Big Data: From Batch Processing to Interactive Analysis

‘Big Data’ is either very popular these days, or infamous, depending on who you ask, but it certainly has everyone’s attention. For the most part, it has also become synonymous with Hadoop, and for good reason. Hadoop and its primary programming model, MapReduce, are great for batch-oriented processing of huge amounts of data. With growing data, Hadoop enables you to horizontally scale your cluster by adding commodity nodes and thus keep up with query workloads.

But MapReduce’s batch-oriented processing can only go so far. Problems with high latency of execution, real-time and streaming data management, an API that is too low-level and involved for mass adoption, and other issues have resulted in a dramatic evolution of the platform itself. This evolution has forced the addition of support for higher level languages (Pig & Hive), new real-time storage engines (HBase), extensions for streaming data (Hadoop Streaming), and the most recent addition, Impala, from Cloudera.

(As a digression, it is interesting how many of these transformations and alternatives mirror Google’s own evolution beyond the MapReduce paradigm, with systems like Dremel, Tenzing, PowerDrill and F1.)

Today Hadoop can be evaluated in a new light. Hadoop is moving beyond MapReduce’s initial success as a batch-oriented, better way to support ETL. In an enterprise architecture rife with a sea of Hadoop-to-database connectors, technologists realize that a new approach is necessary. New Apache™ projects are focused on evolving Hadoop beyond MapReduce and into a formidable Big Data stack.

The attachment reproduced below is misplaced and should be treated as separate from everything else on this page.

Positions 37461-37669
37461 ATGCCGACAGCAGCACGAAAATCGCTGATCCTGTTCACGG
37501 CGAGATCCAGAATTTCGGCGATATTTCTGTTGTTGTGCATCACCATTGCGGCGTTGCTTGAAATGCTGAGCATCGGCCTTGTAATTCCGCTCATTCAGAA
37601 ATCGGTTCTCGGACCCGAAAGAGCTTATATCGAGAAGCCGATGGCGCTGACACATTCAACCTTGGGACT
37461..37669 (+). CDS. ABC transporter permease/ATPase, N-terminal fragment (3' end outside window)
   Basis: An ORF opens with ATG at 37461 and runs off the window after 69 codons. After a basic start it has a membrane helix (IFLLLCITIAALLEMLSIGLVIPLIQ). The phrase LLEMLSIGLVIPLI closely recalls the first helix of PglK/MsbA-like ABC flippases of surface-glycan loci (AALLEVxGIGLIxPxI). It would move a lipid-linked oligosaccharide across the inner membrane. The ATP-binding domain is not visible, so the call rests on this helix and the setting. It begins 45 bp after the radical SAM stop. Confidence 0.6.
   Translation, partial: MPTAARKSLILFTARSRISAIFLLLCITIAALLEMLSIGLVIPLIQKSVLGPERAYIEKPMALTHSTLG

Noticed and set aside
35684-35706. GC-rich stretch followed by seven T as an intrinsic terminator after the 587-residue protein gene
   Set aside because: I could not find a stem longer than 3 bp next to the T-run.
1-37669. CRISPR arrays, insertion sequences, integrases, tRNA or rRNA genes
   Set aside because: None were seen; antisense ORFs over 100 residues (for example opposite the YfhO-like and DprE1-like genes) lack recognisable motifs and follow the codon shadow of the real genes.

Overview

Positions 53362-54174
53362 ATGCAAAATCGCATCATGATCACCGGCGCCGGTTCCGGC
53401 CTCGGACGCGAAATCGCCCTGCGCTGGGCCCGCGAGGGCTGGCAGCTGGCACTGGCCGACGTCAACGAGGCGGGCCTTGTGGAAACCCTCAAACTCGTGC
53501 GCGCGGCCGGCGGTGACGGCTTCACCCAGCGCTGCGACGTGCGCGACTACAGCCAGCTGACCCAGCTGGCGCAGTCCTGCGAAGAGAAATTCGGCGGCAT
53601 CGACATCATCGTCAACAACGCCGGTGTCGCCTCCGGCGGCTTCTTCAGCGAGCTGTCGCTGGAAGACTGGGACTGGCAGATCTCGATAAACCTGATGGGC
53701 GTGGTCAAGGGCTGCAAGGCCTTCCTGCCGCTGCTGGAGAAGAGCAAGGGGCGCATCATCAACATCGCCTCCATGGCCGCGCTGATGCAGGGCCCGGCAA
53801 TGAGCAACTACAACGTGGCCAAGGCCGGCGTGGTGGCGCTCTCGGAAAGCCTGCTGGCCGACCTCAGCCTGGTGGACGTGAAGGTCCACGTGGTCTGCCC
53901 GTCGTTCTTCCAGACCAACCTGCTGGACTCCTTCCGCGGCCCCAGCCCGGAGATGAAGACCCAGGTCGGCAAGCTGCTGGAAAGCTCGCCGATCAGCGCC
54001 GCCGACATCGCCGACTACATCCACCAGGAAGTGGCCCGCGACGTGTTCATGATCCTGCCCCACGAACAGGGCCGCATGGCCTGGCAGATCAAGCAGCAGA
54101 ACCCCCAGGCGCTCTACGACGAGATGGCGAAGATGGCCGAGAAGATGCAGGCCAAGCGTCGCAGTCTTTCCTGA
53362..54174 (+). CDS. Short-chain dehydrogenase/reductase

There’s also a flurry of alternatives introduced to solve one or more weaknesses in Hadoop MapReduce’s initial footprint. These include projects like the Dremel-inspired Drill project (or Google BigQuery), Spark & Shark from the Berkeley AMPLab BDAS stack, and Storm from Twitter. I’ll get deeper into my experience with these, and others, in upcoming blog posts.

There are many other promising projects outside of the ones mentioned above, each with their strengths, which is why Hadoop MapReduce is only the beginning of Big Data analytics. But the other alternatives don’t quite deliver when it comes to delivering a big data solution for the way business users want to work. Business users want a solution to derive actionable, trustworthy insights from diverse data sources, rapidly, and in a repeatable fashion.

At the core of such a solution is a data processing engine which has a flexible data model that can work with diverse data sources at scale; an expressive execution engine that subsumes both batch processing and real-time, interactive processing; and one that supports advanced operators without overwhelming users with too much complexity. At ClearStory Data, we are building such a solution, and are excited to start sharing the details. Watch this space as we continue to reveal more about what we do and how we do it.